November 25, 2014
Millennials are not a homogeneous cohort, but here are a few key points to keep in mind if you want to engage them:
In addition, here are some considerations and suggestions that will help your organization reach out to Millennials:
Keep Up with Technology Trends
Technology fuels Millennial culture, as members of this generation are quick to embrace emerging digital, social, and mobile technology. Consequently, Millennial culture generates entrepreneurs who create new social and mobile tools. This means it’s critical to stay abreast of what’s next in both technology and Millennial culture. After all, they’re related. And the emerging trends will likely both enable and impact consumer behavior.
To keep up with these developments, subscribe to cultural and tech-trend sharing websites such as Trend Hunter, Iconoculture, Mashable, BuzzFeed, and PSFK. These sites have thousands of active participants who stay on top of what’s new and share tips online.
Within your own organization, consider creating a content-sharing platform to capture and distribute ideas on Millennials and emerging trends. Your company likely has several Millennial-age employees who would be eager to share their insights. It would be wise to tap into an already built-in audience within your organization.
Last but not least, content-sharing social tools such as Pinterest can help gather and organize articles on Millennial consumer trends. Such sites are also inundated by Millennial users, offering the opportunity to gain insights from and communicate with this generation.
Engage Millennials in Everything You Do
Millennials are active participants, not passive consumers. When developing a strategy that will effectively engage these consumers, consider using a 2 x 2 matrix to evaluate your brand potential and ideas. On the x axis of the matrix, “participation” measures the degree to which consumers are actively engaged in the brand. On the y axis, “shareworthy” evaluates how much the core brand idea enables consumers to share with peers.
There are two common roads to shareworthy ideas: purpose and disruption. If your idea has both a purpose and is disruptive—causing people to stop what they’re doing, pay attention, and engage with your brand—then you’ve reached a high-high on the matrix. At the end of the day, shareworthy is directly related to both peer affirmation and understanding that Millennials share because it makes them feel better about themselves. It’s not all about your brand.
When you apply the matrix to your brand’s activities, ask yourself:
—Am I working on a shareworthy idea?
—Have I enabled opportunities for Millennial participation?
—Can I set up a framework for seeking Millennial input on your products or services, customer journey, and marketing efforts?
Brands that can successfully engage Millennials will rank high in both shareworthiness and participation.
Ultimately, Millennials want to participate in all phases of product development. By not only considering their input but taking the extra step of building your functional and emotional brand benefits around it, you add a catalytic agent to your marketing. Similarly, if your brand has an undeniable shareworthy quality to it, it becomes increasingly enticing for Millennials.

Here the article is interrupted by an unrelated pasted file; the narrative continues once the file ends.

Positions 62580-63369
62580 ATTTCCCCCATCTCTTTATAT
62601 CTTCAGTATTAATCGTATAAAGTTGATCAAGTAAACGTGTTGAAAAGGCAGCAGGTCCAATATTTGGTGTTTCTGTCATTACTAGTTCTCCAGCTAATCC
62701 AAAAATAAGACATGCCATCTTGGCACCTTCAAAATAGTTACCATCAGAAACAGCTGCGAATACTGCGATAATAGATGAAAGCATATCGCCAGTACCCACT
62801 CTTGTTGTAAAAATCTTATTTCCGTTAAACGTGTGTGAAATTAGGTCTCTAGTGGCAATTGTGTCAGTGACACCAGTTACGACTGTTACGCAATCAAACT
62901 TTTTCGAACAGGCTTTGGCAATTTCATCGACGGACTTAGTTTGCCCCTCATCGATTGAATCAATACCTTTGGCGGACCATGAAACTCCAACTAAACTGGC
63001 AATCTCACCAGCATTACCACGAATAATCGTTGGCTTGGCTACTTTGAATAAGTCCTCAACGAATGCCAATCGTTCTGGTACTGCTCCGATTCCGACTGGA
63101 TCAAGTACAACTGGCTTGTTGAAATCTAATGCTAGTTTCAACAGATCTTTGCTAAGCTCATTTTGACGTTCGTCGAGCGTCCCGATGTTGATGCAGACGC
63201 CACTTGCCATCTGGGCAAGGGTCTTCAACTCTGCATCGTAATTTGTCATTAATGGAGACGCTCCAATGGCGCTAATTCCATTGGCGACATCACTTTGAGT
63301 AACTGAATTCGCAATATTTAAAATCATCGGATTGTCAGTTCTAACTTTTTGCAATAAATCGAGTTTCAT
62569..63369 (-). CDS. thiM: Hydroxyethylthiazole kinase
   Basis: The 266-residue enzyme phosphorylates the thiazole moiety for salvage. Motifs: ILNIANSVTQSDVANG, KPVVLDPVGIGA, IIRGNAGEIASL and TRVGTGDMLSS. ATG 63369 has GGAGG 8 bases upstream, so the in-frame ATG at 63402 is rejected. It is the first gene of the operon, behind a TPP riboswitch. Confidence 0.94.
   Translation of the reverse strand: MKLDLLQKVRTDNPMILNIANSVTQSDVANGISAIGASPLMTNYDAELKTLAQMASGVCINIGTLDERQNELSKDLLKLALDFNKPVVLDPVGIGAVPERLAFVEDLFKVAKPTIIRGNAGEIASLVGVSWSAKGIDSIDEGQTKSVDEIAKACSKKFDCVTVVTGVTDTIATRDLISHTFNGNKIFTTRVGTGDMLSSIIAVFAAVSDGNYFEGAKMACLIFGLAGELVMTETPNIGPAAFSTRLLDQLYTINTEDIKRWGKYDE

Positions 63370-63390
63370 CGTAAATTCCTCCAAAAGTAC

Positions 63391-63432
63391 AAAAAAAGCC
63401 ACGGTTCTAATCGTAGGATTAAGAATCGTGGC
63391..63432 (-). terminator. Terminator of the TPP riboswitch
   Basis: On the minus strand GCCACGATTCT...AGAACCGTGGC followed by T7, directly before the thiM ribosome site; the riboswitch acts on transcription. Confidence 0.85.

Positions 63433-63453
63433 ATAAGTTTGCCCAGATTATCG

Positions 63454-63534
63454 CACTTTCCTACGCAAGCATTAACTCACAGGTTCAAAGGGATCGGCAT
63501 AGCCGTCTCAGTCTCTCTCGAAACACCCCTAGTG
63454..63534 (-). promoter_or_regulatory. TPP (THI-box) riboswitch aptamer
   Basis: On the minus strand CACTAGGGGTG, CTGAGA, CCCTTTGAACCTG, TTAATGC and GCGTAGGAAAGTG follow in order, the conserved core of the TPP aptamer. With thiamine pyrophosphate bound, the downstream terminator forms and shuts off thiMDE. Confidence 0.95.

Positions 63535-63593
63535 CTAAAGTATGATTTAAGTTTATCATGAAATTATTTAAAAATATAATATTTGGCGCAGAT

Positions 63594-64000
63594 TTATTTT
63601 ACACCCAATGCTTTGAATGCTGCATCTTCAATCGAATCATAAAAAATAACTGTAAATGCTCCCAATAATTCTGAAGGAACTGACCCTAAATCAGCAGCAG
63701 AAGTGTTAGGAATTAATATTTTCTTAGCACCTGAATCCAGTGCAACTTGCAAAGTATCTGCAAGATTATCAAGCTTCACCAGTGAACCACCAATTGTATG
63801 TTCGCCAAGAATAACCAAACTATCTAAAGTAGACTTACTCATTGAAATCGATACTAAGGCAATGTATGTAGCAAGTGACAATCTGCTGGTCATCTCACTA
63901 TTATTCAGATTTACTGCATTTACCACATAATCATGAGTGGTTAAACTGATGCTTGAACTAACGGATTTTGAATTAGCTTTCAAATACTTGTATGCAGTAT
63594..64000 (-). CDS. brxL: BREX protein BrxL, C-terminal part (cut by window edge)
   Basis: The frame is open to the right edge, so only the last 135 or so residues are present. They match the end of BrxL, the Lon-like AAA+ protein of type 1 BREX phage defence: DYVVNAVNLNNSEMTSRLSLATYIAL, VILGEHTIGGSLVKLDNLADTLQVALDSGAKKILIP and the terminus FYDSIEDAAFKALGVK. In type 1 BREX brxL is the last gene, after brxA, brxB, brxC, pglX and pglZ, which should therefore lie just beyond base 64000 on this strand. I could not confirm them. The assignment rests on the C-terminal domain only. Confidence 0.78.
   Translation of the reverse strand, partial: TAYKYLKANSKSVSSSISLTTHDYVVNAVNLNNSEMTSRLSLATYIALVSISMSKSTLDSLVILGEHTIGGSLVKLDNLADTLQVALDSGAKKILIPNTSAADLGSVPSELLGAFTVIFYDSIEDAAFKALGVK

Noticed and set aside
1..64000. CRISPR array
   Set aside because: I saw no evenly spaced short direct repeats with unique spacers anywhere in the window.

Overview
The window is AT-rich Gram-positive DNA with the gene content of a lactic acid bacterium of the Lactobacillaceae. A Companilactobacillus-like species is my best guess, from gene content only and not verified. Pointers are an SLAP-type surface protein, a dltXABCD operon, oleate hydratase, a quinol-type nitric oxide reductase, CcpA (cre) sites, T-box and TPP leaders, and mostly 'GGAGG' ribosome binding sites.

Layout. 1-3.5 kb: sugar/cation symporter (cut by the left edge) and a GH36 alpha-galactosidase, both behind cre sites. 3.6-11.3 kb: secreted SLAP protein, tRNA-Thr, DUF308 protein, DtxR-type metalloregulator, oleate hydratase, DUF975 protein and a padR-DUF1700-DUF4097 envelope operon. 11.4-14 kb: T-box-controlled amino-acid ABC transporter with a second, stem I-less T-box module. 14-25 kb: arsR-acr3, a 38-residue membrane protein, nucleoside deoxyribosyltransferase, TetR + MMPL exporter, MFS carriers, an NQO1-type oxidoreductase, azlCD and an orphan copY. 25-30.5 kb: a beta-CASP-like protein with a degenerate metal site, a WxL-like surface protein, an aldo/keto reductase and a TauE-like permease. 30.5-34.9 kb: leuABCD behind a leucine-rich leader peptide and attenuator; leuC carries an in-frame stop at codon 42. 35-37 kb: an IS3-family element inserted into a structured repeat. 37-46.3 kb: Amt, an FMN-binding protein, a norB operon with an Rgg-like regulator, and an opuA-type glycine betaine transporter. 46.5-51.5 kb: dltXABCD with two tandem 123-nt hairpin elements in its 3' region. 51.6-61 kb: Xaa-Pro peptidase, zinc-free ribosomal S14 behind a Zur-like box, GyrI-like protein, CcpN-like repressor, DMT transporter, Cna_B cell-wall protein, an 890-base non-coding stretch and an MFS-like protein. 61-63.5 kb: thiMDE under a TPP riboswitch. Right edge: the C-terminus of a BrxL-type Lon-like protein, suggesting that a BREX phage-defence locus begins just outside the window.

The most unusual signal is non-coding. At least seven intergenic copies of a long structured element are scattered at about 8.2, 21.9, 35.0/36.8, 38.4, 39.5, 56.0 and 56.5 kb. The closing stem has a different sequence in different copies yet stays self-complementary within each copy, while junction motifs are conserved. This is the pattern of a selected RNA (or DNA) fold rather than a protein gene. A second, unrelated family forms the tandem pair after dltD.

Good Content Is Key
As social creatures, Millennials seek interaction with their favorite brands. And social interaction requires interesting content that will grab the attention of the Millennial generation. The task of creating that content is up to the company or brand.
Do you have a content curator on your team who can help channel and facilitate these interactions? You may consider adding the role of chief content officer to your team, a person who keeps all content throughout the company on the same set of higher business objectives, ensuring consistency of the brand’s voice across all channels.
Companies are beginning to recognize content as a highly valuable business asset. Though not yet fully embraced, companies are recognizing the ability of content to differentiate their brands at a time when almost everything else has been commoditized. Companies are searching for ways to stand out to their target audiences. And nothing stands out like content.
If appointing a chief content officer isn’t feasible (given budgetary constraints, for instance), consider identifying an individual within the company who has not only the requisite knowledge but the authority and backing of the C-suite as well. If you approach content creation correctly, the impact of this role should reach across all aspects of your business.
In the “Age of the Customer,” a time when the customer matters more than any other strategic imperative, empowered buyers demand a new level of brand experience. At the forefront of this movement are Millennials. They are social creatures who expect their brands to engage them. If that expectation isn’t met, they’ll leave and spend their money elsewhere.
When planning content management, be sure to address and identify the processes, tools, and resources required to launch and maintain ongoing quality of the brand message. You must determine how those decisions are made and who has ownership of the decisions (as well as their effects).
Reference: Moira Dorsey, Kerry Bodine, with Allison Stone, “Why Customer Experience? Why Now?,” Forrester Research Inc., October 4, 2011.
© 2013 Barkley, Inc. All rights reserved. Adapted with permission of the publisher from Marketing to Millennials: Reach the Largest and Most Influential Generation of Consumers Ever (AMACOM, a division of American Management Association).